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Old 11-16-2012, 11:20 AM   #13
C. David Henderson
Location: Santa Fe New Mexico
Join Date: Sep 2008
Posts: 607
Re: about training capacity


For what it may be worth:

Mohamed Salah wrote: View Post

If I was let to fall I fall correctly, if my colleague insisted on completing the move tell the point of break that's when shit happens and that's mostly how it occurred in the first place .... As an uke, actually the younger ones come to me cause I am the nice guy and accept all their nastiness, they feel great throwing me around.
Sometime newer students apply "power" to techniques at places that don't make much sense, but increase the chance of injury. "Cranking" an arm lock, for example, after you've already cooperated in allowing them to apply the technique and entrusted them with your limb. Or trying to complete a throw in an unexpected direction or dangerous position (like shiho nage that requires a break fall).

Over time, it becomes easier to anticipate this kind of problem and to deal with it.

But since you also are a newer student, and since this situation is resulting in injury that limits your training capacity, maybe you should consider taking steps to tone things down for the time being.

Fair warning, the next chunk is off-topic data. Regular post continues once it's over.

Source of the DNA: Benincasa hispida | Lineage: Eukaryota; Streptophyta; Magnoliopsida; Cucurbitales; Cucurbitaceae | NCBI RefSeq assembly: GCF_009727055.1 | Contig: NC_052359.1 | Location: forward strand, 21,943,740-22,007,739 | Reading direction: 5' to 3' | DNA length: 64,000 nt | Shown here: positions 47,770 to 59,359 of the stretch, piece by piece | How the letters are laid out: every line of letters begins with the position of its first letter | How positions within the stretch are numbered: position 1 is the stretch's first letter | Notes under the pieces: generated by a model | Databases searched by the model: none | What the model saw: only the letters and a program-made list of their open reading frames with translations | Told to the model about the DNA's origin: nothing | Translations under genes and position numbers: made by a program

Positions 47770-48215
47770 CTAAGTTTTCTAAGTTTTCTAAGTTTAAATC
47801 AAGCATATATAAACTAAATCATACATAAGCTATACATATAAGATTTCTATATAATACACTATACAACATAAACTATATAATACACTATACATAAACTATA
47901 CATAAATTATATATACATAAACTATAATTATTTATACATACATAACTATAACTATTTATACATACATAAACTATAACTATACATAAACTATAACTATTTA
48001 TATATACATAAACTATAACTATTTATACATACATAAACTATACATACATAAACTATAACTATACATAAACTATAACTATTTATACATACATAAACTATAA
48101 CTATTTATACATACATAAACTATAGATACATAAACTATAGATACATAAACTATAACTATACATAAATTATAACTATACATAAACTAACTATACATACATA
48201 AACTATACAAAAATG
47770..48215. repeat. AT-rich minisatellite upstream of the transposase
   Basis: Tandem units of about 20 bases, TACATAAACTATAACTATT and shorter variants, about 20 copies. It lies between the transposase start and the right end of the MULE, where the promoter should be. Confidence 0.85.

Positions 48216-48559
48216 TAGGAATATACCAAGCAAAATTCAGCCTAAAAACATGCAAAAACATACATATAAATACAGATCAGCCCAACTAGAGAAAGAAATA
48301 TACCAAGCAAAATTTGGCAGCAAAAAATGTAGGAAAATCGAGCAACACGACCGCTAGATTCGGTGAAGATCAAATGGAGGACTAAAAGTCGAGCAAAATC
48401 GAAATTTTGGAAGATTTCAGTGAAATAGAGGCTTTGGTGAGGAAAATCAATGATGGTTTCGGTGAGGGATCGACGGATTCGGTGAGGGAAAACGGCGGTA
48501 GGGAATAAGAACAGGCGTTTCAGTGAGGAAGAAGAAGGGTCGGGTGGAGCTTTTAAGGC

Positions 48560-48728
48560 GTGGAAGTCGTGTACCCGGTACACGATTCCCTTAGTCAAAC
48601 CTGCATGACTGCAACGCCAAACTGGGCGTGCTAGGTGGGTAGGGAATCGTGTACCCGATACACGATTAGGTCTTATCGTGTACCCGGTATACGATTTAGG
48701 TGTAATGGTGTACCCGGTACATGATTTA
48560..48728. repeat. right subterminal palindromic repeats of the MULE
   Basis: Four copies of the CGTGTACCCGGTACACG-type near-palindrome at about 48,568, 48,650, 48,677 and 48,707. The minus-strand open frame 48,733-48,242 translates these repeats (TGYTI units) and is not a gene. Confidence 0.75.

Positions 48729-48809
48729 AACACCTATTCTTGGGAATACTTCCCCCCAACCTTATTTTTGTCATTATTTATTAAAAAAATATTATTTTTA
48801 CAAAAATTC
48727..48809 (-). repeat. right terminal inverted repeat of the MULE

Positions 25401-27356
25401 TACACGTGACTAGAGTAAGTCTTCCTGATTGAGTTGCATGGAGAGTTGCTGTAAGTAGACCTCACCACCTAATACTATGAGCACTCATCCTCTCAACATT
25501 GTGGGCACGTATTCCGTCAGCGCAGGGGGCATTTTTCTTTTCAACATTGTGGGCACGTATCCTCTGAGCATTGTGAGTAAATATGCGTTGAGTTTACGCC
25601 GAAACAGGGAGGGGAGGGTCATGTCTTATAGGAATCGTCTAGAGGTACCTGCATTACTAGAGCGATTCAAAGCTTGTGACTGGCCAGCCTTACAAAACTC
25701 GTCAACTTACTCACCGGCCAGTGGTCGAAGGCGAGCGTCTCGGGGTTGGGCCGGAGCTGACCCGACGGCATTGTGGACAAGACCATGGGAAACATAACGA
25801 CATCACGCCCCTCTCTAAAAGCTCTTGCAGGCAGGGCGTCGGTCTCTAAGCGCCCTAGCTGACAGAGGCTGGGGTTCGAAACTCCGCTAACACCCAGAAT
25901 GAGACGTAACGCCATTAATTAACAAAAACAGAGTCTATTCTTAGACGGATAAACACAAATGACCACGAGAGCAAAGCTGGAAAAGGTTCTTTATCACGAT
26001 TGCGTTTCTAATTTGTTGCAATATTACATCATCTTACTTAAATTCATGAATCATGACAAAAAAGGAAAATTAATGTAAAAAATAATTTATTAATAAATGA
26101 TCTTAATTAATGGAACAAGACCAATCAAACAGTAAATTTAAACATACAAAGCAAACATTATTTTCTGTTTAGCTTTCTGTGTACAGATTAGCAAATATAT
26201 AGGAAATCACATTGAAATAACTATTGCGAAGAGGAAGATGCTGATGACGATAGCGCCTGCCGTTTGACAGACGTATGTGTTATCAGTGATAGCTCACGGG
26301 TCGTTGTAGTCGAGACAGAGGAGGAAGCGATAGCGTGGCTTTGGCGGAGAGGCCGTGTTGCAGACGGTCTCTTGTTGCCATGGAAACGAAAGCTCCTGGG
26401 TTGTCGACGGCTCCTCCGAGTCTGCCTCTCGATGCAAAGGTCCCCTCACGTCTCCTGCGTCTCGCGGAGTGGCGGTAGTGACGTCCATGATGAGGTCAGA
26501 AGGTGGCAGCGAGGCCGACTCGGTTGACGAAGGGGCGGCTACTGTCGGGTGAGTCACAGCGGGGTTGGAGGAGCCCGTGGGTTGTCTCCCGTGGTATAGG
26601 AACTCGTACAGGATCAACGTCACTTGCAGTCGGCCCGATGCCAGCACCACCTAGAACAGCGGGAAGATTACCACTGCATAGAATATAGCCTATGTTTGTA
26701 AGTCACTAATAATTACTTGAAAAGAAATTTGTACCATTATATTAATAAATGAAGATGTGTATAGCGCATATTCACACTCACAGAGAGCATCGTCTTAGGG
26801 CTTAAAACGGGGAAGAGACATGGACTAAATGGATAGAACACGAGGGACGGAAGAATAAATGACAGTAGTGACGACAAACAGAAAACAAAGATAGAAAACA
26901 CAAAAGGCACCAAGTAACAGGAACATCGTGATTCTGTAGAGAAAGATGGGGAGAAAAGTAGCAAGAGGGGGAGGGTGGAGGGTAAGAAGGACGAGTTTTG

I noticed that if I resisted in certain moves things will be even worse so I tend to be flexible as much as I can and at the same time it's more like having all my powers fired up at the right moment to change course
I'm not sure I'm understanding this completely, but watch out that this doesn't result in tensing up, particularly in the upper torso and shoulders.

I tried to think of a compromise, train with no soldiers or those with no gym access.
You might want to train off the mat, but you may want to focus a lot on the kinds of exercises you do in class. If you have access to some kind of suitable surface, you might also consider practicing your falls.

[T]hinking about being weak enough end's up with the figure of me losing more and more w[e]ight but that would leave me still tall.
I know an instructor who is a very tall and strong guy. He never relies on his strength. He moves in a very precise and graceful way as nage (tori) and has superb ukemi. The kind of weakness I think Phi was getting at doesn't require you to waste away, but to give up relying on being physically strong when you are practicing. When I practice with a child, for example, it is a great opportunity for me to be as soft -- and precise -- as I can.

Good luck.

David Henderson
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